In the September 16, 2021 edition of Three Things, I shared some insights from a study conducted by the creative consultancy group Long Dash of Fortune 500 companies seeking to find out what brings a meaningful work experience to its employees. The study also explored what leaders can do to cultivate a more engaged workforce and how that engaged experience can translate into being a brand ambassador for their employer.
The research premise was that the happier employees are in the workplace, the better brand ambassadors they will be for their employer.
The results of the research, though, was that while the vast majority of employees feel proud to work for their organizations, less than half are willing to share positive info about their companies on social media.
According to the study, the disconnect is that employees do not get the sense that leadership has successfully translated the organization’s business objectives to match their employees’ values. In addition, younger employees especially are susceptible to not seeing or feeling this connection with their organizations.
Public media is certainly in a moment where many leaders at stations and networks are seeking to find new ways to retain and recruit talent. The combination of the stress from the past two years of the pandemic (remote work, a relentless news cycle, financial challenges, etc.) and increasing opportunities outside of the industry have resulted in higher than usual workforce turnover. Plus, attracting talent is increasingly more difficult at many organizations.
On Thursday, January 13, 2022, at 1:00 pm (Eastern), Adweek is hosting a free webinar with two employer branding experts that will seek to provide a blueprint for how to run creative and impactful employee advocacy programs that strengthen your overall brand perception.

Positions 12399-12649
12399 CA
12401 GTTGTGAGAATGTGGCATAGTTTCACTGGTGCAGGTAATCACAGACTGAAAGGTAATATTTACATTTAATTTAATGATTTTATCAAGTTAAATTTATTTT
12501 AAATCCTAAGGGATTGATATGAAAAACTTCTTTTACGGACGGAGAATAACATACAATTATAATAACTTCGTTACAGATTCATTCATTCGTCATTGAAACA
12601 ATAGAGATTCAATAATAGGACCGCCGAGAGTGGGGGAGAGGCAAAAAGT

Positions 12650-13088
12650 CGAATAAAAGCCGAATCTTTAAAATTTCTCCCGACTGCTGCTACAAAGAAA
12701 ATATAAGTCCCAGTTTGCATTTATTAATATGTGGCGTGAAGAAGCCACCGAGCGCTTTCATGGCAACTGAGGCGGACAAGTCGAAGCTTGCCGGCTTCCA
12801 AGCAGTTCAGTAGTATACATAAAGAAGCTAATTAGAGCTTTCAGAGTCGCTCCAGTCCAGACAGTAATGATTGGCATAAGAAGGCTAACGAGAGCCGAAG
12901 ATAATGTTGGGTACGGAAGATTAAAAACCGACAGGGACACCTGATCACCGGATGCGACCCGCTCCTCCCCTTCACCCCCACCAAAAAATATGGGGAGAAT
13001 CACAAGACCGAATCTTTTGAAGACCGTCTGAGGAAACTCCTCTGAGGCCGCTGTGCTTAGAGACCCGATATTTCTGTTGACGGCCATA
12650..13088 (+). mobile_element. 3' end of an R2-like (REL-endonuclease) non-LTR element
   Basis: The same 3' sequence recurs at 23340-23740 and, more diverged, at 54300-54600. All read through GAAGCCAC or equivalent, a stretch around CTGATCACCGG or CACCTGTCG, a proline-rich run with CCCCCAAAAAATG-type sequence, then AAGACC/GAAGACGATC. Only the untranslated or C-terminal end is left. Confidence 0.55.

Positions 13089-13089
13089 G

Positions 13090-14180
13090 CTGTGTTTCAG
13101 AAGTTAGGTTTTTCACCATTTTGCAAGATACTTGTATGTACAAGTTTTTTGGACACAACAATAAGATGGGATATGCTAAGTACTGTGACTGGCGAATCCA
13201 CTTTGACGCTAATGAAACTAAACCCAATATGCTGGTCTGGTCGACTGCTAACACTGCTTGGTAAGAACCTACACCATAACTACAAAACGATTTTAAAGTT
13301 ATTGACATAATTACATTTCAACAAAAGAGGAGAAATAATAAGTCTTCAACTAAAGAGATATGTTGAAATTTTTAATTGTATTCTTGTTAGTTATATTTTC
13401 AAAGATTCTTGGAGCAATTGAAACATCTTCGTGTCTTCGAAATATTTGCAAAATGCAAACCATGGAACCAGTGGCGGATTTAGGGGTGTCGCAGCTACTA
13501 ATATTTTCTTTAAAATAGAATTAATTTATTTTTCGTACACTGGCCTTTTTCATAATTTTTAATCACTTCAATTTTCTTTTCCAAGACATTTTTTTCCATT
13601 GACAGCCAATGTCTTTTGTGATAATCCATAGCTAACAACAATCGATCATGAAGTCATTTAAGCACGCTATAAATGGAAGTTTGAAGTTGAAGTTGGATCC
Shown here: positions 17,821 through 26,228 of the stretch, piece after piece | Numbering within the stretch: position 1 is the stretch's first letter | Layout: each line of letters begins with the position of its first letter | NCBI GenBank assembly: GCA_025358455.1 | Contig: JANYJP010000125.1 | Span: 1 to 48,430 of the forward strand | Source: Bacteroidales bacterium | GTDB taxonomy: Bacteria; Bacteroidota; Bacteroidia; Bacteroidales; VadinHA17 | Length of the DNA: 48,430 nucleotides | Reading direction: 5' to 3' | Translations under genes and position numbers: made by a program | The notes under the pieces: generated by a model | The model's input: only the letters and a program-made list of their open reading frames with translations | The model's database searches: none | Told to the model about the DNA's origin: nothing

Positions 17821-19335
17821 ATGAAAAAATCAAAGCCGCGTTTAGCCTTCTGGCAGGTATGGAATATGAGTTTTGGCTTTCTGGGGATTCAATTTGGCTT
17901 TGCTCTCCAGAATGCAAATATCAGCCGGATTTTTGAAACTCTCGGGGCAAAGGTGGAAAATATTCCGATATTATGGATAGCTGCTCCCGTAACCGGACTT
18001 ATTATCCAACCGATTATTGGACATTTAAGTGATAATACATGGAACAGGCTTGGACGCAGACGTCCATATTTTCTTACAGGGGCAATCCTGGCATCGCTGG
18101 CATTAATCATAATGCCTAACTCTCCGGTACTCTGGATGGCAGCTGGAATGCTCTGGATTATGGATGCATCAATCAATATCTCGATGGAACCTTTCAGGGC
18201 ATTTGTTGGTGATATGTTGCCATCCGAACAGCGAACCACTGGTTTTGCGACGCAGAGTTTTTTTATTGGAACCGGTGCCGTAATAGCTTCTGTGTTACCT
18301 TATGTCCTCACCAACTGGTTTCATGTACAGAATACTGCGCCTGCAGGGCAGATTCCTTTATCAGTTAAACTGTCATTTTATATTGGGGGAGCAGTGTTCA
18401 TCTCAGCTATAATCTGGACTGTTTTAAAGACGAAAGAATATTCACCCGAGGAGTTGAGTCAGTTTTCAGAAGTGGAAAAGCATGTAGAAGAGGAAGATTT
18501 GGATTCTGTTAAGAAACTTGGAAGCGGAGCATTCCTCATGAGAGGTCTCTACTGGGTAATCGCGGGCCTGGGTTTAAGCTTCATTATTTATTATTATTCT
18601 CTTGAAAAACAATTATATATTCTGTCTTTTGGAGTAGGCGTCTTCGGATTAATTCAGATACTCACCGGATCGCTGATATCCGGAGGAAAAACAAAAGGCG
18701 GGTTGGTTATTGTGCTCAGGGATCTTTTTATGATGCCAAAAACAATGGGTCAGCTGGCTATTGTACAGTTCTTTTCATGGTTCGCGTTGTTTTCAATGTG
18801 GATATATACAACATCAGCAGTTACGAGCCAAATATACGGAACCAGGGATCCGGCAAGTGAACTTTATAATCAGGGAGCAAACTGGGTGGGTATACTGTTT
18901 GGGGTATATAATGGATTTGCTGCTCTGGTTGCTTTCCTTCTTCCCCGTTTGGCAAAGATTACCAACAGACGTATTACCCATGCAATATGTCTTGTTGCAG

The session promises to help attendees find and maintain a genuine tone of voice across all touchpoints in your employer branding. The speakers are Alex Ayin, the Marketing Director for the London-based employer branding agency Wiser, and Karl Wikstrom, the Creative Director with the brand management platform Frontify.
Ayin and Wikstrom will provide some best practices on increasing brand engagement among employees and discuss how your “employer brand” can attract and retain top talent.
As I’ve written before, getting out of our public media bubble is always helpful as we seek new ideas to address our challenges inside the industry. This session promises to offer some good information that station leaders might utilize in their organizations.
THING THREE: A Tribute to Tom and Terry
Today marks the official transition in leadership at the Station Resource Group as Bill Davis moves into the role as Principal at SRG.
As most know, the SRG is the alliance of leading public media organizations that have been influential in advancing public radio’s service to the American people for nearly four decades.
Bill’s two very sizable feet will seek to fill the four shoes left behind by Tom Thomas and Terry Clifford, the co-CEOs who have led SRG since its founding in 1984.
Tom and Terry have made it clear that they will continue to be involved in the work of public radio in the months and years ahead. However, in this moment of transition, I would like to take a few paragraphs to offer my gratitude to them and remind those who may be somewhat new to public radio of these two individuals’ impact on the industry.
The first sentence of their bios on the SRG website is a pretty accurate headline but, in many ways, doesn’t come close to fully capturing what Tom and Terry have meant to public radio.
Tom Thomas and Terry Clifford have inspired advances across almost every aspect of public media and have shaped key policies at CPB, NPR, the FCC, and in Congress.